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Geneva airport has introduced a baggage robot to take your luggage to the plane

Download: Printable PDF Date: 17 May 2016 15:59 category:
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Geneva airport has introduced a baggage robot to take your luggage to the plane - Airports / Routes publisher
Tatjana Obrazcova
Country: Switzerland
Source: Lonelyplanet

Travellers at one European airport will no longer have to lug their baggage quite so far anymore with the introduction of a new luggage robot.

Passengers at Geneva Airport are this week being met outside the main terminal building by Leo, a fully autonomous, self-propelling machine. The robot can check in bags, print tags, and carry up two suitcases with a maximum weight of 35kg. Even more niftily, it has an obstacle avoidance system and is designed to navigate a high-traffic area like an airport without bumping into passengers.

The baggage robot was launched by SITA, an airline technology company, which is hoping to automate the entire process of taking a flight. Their plan is for a baggage system that would see bags collected outside the terminal, then get loaded on to the airplane without the luggage ever needing to enter the building, or being handled by anybody other than the passenger.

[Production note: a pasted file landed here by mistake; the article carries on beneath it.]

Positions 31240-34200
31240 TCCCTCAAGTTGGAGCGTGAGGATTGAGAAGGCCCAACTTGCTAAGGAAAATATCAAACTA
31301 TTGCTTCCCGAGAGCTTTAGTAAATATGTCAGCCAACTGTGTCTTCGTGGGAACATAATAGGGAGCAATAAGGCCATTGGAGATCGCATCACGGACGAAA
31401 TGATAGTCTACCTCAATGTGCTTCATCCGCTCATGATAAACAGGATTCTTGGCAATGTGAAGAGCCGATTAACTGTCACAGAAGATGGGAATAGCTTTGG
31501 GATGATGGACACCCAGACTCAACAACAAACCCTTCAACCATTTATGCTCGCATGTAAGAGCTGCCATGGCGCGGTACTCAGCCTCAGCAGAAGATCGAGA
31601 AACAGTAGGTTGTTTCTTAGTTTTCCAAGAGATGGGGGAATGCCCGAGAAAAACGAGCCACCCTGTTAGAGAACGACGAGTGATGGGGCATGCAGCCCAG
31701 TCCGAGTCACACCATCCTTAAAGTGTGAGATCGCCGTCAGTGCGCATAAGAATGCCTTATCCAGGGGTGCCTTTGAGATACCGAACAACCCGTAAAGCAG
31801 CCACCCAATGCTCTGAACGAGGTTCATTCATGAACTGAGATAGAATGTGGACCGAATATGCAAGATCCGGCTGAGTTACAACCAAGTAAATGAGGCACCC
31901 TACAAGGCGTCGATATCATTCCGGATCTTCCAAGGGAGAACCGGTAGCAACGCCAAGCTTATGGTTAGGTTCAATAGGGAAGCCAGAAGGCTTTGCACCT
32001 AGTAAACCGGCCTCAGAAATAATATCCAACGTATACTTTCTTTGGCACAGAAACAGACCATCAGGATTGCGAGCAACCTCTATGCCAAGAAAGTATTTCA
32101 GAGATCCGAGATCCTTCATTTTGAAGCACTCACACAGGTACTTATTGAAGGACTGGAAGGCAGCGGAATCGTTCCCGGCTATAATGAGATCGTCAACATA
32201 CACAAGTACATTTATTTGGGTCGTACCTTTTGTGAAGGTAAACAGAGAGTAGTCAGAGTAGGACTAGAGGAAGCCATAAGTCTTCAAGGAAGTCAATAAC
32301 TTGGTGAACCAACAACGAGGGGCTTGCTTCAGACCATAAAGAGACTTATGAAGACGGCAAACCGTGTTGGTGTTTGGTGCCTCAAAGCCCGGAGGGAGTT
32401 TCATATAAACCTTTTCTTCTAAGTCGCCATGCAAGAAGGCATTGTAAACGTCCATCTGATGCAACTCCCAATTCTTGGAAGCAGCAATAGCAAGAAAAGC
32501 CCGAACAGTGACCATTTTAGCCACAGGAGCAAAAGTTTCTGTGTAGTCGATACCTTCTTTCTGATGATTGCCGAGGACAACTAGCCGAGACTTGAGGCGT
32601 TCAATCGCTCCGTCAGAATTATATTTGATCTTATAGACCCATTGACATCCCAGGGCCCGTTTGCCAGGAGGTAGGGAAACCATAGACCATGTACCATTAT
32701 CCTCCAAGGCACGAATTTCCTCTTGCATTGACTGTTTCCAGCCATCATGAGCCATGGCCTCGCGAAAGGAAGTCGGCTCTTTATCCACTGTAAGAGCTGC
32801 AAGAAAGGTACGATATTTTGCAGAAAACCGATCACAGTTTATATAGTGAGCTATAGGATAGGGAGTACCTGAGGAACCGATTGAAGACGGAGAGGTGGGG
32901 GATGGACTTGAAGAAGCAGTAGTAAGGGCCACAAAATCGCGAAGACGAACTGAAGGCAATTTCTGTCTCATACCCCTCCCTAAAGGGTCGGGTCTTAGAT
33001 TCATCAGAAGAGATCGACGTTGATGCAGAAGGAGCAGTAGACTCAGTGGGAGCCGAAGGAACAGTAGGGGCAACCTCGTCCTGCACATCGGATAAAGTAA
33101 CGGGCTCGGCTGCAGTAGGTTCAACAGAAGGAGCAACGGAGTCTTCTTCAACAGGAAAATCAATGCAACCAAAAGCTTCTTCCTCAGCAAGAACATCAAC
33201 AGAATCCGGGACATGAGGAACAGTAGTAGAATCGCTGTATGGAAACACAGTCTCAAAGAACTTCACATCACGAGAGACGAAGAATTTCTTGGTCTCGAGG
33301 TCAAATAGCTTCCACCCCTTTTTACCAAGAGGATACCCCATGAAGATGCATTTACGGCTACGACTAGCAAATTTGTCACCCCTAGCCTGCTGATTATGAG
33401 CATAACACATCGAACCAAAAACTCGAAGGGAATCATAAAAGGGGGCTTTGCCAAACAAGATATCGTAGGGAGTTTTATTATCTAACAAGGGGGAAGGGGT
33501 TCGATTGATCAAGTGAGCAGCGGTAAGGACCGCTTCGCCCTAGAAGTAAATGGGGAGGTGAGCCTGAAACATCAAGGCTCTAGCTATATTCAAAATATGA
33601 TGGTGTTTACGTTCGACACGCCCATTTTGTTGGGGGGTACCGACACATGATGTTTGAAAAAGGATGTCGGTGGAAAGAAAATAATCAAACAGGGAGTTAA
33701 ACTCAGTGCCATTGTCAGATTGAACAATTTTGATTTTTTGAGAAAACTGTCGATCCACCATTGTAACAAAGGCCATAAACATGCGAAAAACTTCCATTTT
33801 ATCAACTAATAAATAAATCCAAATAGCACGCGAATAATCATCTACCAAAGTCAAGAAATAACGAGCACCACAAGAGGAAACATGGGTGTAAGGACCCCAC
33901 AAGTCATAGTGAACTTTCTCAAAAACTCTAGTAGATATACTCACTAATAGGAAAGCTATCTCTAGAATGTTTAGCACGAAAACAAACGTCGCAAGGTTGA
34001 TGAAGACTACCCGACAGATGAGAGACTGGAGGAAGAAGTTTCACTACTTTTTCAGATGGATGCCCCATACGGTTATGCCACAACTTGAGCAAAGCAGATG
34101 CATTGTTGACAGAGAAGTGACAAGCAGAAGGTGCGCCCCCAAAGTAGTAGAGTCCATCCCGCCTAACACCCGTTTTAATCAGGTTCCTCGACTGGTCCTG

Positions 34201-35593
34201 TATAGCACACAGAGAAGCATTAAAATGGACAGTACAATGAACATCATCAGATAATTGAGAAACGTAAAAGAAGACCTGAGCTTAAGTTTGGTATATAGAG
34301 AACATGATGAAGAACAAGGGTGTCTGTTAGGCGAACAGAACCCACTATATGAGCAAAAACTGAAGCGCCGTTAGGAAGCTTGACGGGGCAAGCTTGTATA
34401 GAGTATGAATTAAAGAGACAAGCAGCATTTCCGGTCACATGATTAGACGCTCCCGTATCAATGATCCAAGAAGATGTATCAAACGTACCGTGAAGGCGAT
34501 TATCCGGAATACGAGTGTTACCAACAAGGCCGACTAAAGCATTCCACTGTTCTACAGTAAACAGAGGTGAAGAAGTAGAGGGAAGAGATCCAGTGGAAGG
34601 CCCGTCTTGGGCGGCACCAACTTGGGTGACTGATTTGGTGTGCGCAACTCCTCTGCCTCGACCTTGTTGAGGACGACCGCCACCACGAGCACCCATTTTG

Geneva Airport

Curious travellers have been using Leo – named after Leonardo da Vinci –at Geneva simply by touching the bag drop touchscreen and popping their bags inside. SITA explained: “After the passengers have scanned their boarding passes, the luggage tags are printed and can be attached to the bag. With the bags loaded and tagged, the compartment door closes and Leo displays the boarding gate and departure time. Leo then takes the bag directly to the baggage handling area where they are sorted and connected to the correct flight. The doors of the robot can only be reopened by the operator unloading the baggage in the airport.”

The robot technology could mean fewer bags in future in airport terminals, reducing congestion and making it easier for passengers to get around. You can watch a video of Leo in action at Geneva Airport at SITA’s website. Dave Bakker of the company said: “Leo demonstrates that robotics holds the key to more effective, secure and smarter baggage handling and is a major step towards further automating bag handling in airports.”



 



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